Modeling strategies for quantification of in vivo 18F-AV1451 binding in patients with tau pathology

27 October, 2016

Hahn A, Schain M, Erlandsson M, Sjölin P, James GM, Strandberg OT, Hägerström D,
Lanzenberger R, Jögi J, Olsson TG, Smith R, Hansson O

J Nuci Med.  2016 Oct 20. pii: jnumed.116.174508. [Epub ahead of print]


Aggregation of hyperphosphorylated tau is a major hallmark of many neurodegenerative diseases, including Alzheimer’s disease. In vivo imaging with positron emission tomography (PET) may offer important insights in pathophysiological mechanisms, diagnosis and disease progression. We describe different strategies for quantification of 18F-AV1451 (T807) tau binding, including models with blood sampling and non-invasive alternatives.


15 subjects (4 controls, 6 Alzheimer’s disease (AD), 3 progressive supranuclear palsy (PSP), 2 cortico basal syndrome (CBS)) underwent 180 min PET with 18F-AV1451 and arterial blood sampling. Modeling with arterial input functions included one-, two- and three-tissue compartment models and the Logan plot. Using cerebellum as reference region, the simplified reference tissue model 2 and Logan reference plot were applied. Finally, simplified outcome measures were calculated as ratio with reference to cerebellum concentrations (SUVR) and standard uptake values.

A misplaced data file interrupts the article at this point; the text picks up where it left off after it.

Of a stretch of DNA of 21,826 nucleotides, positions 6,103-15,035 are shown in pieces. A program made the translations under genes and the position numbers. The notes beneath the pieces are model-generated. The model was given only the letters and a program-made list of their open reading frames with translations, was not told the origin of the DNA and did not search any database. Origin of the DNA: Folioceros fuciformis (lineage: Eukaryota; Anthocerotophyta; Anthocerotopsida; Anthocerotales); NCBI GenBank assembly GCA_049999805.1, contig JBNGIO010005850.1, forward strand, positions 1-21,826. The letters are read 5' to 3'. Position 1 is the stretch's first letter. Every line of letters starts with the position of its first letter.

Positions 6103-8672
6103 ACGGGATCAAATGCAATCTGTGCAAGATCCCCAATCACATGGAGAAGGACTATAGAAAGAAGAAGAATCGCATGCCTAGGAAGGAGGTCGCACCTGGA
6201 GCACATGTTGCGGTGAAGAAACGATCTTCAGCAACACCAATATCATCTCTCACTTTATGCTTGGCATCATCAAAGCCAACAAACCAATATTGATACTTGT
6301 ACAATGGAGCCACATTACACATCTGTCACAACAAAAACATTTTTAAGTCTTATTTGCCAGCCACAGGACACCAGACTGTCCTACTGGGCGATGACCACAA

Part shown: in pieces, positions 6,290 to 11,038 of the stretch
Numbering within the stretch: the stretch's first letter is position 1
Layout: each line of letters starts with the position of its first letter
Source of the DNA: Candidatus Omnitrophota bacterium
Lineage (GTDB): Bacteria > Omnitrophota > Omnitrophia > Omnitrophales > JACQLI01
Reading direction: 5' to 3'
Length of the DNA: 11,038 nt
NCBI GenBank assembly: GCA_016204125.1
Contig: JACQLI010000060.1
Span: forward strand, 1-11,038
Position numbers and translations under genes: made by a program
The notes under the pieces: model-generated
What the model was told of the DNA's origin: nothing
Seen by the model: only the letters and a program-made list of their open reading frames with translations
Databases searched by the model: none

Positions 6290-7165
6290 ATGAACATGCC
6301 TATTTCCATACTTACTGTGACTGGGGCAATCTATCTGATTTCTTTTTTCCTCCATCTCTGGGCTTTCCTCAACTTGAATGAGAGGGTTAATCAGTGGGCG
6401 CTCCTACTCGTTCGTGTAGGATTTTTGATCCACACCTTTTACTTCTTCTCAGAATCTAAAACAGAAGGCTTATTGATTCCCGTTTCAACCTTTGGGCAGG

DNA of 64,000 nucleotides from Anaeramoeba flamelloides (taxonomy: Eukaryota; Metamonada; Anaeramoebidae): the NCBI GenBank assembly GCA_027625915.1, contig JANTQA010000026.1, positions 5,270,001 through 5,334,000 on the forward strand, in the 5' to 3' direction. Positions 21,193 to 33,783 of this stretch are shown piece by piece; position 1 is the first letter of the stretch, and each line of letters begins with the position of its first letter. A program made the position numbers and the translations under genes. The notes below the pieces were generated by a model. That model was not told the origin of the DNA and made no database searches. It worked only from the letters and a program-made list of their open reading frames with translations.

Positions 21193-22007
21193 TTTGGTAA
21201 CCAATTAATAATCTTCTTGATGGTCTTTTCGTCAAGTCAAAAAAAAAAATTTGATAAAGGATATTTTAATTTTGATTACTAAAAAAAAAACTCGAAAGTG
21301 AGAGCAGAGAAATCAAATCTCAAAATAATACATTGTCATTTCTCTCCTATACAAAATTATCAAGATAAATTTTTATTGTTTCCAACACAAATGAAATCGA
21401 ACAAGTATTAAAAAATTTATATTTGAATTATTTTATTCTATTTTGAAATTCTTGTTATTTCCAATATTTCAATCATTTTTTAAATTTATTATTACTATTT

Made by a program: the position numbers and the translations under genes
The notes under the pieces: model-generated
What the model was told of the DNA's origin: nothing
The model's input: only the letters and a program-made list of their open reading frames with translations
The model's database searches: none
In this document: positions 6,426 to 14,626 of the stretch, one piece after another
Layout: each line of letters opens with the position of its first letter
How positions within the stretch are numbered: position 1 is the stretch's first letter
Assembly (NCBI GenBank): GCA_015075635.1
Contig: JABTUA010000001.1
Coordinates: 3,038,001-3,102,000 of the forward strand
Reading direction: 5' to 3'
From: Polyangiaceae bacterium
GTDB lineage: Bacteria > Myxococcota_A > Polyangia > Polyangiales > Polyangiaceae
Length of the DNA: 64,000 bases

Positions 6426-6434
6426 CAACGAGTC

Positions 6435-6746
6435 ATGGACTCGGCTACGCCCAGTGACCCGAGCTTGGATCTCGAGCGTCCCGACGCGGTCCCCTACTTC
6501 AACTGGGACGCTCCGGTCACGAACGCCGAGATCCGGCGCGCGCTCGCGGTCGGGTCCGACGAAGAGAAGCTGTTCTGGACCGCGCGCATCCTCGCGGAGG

Tissue compartment models were not able to describe the kinetics of 18F-AV1451 with poor fits in 33-53% of cortical regions and 80% in subcortical areas. In contrast, Logan plot showed excellent fits and parameter variance (VT standard error < 5%). Compared to the 180 min arterial-based Logan model, strong agreement was obtained for the Logan reference plot also for reduced scan time of 100 min (R2 = 0.91) and SUVR 100-120 min (R2 = 0.94), with 80-100min already representing a reasonable compromise between duration and accuracy (R2 = 0.93). Time activity curves and kinetic parameters were equal for cortical regions and the cerebellum in control subjects, but different in the putamen. Cerebellar total volumes of distribution were higher in controls than patients. For the above methods, increased cortical binding was observed for AD patients and to some extent for CBS, but not PSP.


Using arterial input functions, the Logan plot provided the best estimate of tau binding. Assuming that cerebellum is a valid reference region, simplified methods seem to provide robust alternatives for quantification, such as the Logan reference plot with 100 min scan time. Furthermore, SUVR ratios between target and cerebellar activities obtained from a 80-100 min static scan offer promising potential for clinical routine application.


Neurology; PET; Radiotracer Tissue Kinetics; kinetic modeling; positron emission tomography; quantification; tau imaging